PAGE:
Well, to get on with my narrative, I spent twelve very pleasant days in the hospital during which time my cuts healed and my stiches were removed. I fully expected to return to my unit in a few days but soon learned differently. On the twenty-second, I had an X-ray taken of my noggin and the resulting plate disclosed a fracture, so that was that. On the twenty-third, I was packed up and loaded on a train which carried me to my present location at the Convalescent Home in Devon. I had the opportunity of seeing my papers and saw a four-week’s rest recommended by the M.O. at the hospital, so here I am and here I will have to stay. One bad break from my point of view, was the fact that if I had stayed with my unit, I would have been on leave by now, as I was chosen to leave with the third batch who went last Friday.
However, the camp here has been a fashionable pleasure resort and all the fixtures are the best. At present, I have a very nice “chalet” all to myself with two beds, a sink, a dresser and two camp chairs. There are three fine tennis courts for our use and a large game room is provided in the pavilion. The camp proper is situated on a high plateau overlooking the sea and really provides a wonderful view. I haven’t been in swimming yet, but will do just that as soon as I can rustle some bathing trunks.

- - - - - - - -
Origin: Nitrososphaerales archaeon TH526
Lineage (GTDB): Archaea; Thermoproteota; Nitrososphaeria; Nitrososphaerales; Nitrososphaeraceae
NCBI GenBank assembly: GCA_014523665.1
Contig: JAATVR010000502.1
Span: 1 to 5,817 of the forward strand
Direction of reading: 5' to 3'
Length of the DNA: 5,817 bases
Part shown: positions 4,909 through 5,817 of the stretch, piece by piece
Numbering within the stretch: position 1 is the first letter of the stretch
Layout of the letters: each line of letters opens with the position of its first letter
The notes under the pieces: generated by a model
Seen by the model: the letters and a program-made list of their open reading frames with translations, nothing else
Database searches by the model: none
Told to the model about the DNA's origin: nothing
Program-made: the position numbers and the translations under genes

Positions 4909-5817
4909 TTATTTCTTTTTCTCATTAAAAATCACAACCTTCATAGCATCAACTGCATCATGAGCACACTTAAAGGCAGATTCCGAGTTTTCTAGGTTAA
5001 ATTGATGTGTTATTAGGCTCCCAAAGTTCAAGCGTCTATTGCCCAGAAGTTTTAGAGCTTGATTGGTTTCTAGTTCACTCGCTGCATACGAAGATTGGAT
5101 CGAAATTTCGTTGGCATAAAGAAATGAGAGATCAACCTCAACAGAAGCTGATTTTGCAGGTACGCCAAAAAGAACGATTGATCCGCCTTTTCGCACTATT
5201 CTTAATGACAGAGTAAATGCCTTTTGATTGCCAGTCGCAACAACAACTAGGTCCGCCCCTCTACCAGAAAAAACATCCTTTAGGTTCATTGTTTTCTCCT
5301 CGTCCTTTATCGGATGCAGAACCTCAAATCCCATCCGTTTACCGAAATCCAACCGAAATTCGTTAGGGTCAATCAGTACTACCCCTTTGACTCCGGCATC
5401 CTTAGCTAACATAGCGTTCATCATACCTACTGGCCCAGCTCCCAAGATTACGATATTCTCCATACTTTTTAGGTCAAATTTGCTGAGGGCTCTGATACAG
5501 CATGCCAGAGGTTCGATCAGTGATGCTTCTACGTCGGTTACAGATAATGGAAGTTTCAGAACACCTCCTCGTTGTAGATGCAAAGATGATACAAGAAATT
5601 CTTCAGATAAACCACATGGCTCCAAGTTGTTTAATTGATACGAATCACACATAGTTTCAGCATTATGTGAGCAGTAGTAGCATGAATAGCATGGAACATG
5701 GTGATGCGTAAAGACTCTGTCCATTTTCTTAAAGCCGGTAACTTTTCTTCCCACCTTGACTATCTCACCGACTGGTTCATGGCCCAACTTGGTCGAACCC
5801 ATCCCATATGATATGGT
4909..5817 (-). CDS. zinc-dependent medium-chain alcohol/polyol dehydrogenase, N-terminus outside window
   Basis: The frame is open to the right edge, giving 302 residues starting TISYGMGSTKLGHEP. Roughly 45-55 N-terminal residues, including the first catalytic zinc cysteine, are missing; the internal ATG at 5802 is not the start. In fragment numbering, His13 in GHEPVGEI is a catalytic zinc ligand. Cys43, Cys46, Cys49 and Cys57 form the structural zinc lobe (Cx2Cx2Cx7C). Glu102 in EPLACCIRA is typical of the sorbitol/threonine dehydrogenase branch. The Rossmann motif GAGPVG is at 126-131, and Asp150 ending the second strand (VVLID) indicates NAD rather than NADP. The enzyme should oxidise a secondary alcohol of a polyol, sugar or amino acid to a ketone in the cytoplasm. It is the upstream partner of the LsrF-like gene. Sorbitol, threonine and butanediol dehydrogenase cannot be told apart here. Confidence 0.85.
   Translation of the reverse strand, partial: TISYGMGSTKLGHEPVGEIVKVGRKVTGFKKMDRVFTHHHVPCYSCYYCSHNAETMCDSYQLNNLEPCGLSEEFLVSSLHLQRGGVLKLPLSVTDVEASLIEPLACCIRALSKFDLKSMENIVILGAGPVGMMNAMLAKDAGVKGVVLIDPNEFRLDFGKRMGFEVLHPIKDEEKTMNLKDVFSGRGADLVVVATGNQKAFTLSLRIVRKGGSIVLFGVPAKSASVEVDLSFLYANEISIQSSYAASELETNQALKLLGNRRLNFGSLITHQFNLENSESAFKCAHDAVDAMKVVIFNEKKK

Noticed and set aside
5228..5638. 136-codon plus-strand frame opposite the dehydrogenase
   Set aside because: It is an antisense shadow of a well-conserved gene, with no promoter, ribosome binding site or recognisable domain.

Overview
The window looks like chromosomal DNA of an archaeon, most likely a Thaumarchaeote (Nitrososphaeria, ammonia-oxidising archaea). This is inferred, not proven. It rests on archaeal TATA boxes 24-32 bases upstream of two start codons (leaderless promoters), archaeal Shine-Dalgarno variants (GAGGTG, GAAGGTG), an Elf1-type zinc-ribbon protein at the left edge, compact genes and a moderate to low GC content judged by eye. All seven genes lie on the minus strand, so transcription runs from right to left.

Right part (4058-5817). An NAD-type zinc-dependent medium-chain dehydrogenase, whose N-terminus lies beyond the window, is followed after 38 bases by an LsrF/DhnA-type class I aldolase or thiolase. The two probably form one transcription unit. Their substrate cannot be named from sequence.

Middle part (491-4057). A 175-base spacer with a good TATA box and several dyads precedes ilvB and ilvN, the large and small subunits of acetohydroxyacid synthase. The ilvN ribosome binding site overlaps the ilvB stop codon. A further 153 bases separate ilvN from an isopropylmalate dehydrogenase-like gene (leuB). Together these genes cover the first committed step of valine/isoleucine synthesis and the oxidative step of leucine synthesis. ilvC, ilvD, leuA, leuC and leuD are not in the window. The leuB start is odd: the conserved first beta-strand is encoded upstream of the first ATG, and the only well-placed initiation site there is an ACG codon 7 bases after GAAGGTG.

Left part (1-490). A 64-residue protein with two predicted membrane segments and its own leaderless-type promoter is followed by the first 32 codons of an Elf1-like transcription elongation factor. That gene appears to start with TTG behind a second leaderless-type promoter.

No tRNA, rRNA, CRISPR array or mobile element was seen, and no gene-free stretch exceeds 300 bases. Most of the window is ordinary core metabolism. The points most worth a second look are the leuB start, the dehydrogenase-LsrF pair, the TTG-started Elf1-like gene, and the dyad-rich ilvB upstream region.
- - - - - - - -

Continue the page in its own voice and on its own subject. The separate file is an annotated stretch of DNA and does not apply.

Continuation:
I am not far from the Aunts here so may be able to see them while I have the chance. I think I have covered the situation pretty thoroughly but will add that I feel fine and expect to have a grand time here. My only hope is that Hitler stays quiet until such time as I can rejoin my outfit.
In your next letter, you must really let me know how the crops are, as I hear that the Saskatchewan crop is dry as usual. I haven’t heard from any of you for over three weeks but suppose that is because I have been moving around so much. Well, keep your chin up and above all don’t worry about me as I mean every word of it when I tell you how well I feel.
For general information, Major Ford sent word to me by the Captain, that he didn’t consider the accident was my fault and that I was to insist on getting back to my unit on my release from hospital. This last bit of news was very welcome as you are automatically struck off strength if you are away from your unit for more than fourteen days. If you are away for a longer period, the usual procedure is to go to a holding unit from which you are sent to any artillery unit needing men.
Well, there isn’t much to add except that I miss you all and would like nothing better to see you all again soon. I also miss your good meals and I can’t help but wonder if those chickens that were hatched early are big enough to fry yet. I hope that when I come home, it’s in August when all the vegetables and frys are at their best. Well, so much for my gastric sentiments and so to the painful business of closing this letter. With that, I will close with the hope that this reaches you safely and finds you well and in good spirits, and that I hear from you soon.